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Development of a MEMS-Scale Turbomachinery Based Vacuum Pump
AMERICAN MOUNT EVEREST EXPEDITION INC SANTA MONICA CA
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This study forms part of a larger study to develop a MEMS scale turbomachinery based vacuum pump. This would allow very high vacuum to be drawn for handheld mass spectroscopy. This thesis concentrates on the roughing portion of the turbo pump where flow can still be treated as a continuum but the no slip boundary condition is not accurate. The first portion of this thesis investigates flow at Knudsen numbers ranging from 0.001 to 0.1. By using a first order analysis, the wall shear stress can be specified in a commercial computational fluid dynamics code allowing slip flow to occur. This method was validated against a basic Poiseuille flow at these higher Knudsen numbers where slip flow was present. This demonstrated that it was possible to use a commercial code to model Knudsen number flows between 0.001 to 0.1. The second part of the thesis focused on the design of a roughing pump stage consisting of three blade rows a stationary inlet and outlet surrounding the rotor blade row. The no slip condition was not imposed as the simulated stage was assumed to be the outlet stage, and thus operating at a very low Knudsen number. A two dimensional analysis was developed to define the initial blade shape to achieve a maximum pressure ratio. A three dimensional simulation was developed to investigate the effects of tip leakage losses. The simulations are able to predict pressure ratio and power consumption of a particular stage of a MEMS scale turbopump. The final predicted pressure ratio of a stage with tip clearance is 1.0722 with power consumption of 0.4648 watts.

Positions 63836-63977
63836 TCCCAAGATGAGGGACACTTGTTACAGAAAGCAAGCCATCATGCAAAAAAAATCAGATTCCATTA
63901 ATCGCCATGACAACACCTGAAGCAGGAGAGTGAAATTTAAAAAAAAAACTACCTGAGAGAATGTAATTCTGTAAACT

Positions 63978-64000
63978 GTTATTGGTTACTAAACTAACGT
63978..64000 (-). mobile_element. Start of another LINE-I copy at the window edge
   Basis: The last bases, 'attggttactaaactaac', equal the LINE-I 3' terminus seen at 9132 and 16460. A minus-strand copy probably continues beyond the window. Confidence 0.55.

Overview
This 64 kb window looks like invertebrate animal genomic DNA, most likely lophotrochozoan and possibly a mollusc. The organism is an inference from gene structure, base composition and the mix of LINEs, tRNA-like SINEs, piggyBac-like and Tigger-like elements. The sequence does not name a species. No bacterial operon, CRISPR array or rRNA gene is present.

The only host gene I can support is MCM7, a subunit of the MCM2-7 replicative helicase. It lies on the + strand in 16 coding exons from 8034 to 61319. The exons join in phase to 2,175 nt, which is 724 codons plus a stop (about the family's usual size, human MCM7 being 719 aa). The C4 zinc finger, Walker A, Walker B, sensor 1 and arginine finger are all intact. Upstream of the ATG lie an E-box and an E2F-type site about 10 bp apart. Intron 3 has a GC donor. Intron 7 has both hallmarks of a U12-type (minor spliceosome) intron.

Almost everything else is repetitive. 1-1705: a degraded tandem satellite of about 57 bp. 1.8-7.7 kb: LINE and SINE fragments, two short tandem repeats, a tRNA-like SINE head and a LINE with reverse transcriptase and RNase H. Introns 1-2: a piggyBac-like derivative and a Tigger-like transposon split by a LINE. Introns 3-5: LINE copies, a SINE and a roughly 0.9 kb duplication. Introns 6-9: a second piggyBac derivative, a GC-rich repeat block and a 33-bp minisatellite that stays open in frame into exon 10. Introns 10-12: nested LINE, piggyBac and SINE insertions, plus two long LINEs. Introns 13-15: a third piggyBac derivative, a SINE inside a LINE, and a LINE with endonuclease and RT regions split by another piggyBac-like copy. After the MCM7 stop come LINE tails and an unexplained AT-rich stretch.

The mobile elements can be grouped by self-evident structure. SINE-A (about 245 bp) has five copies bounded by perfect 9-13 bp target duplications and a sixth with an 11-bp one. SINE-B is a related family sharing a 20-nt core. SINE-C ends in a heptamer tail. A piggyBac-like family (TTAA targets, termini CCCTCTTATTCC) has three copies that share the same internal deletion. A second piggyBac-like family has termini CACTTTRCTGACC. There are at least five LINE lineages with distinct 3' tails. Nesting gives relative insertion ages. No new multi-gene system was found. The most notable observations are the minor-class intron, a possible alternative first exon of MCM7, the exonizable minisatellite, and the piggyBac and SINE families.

APPROVED FOR PUBLIC RELEASE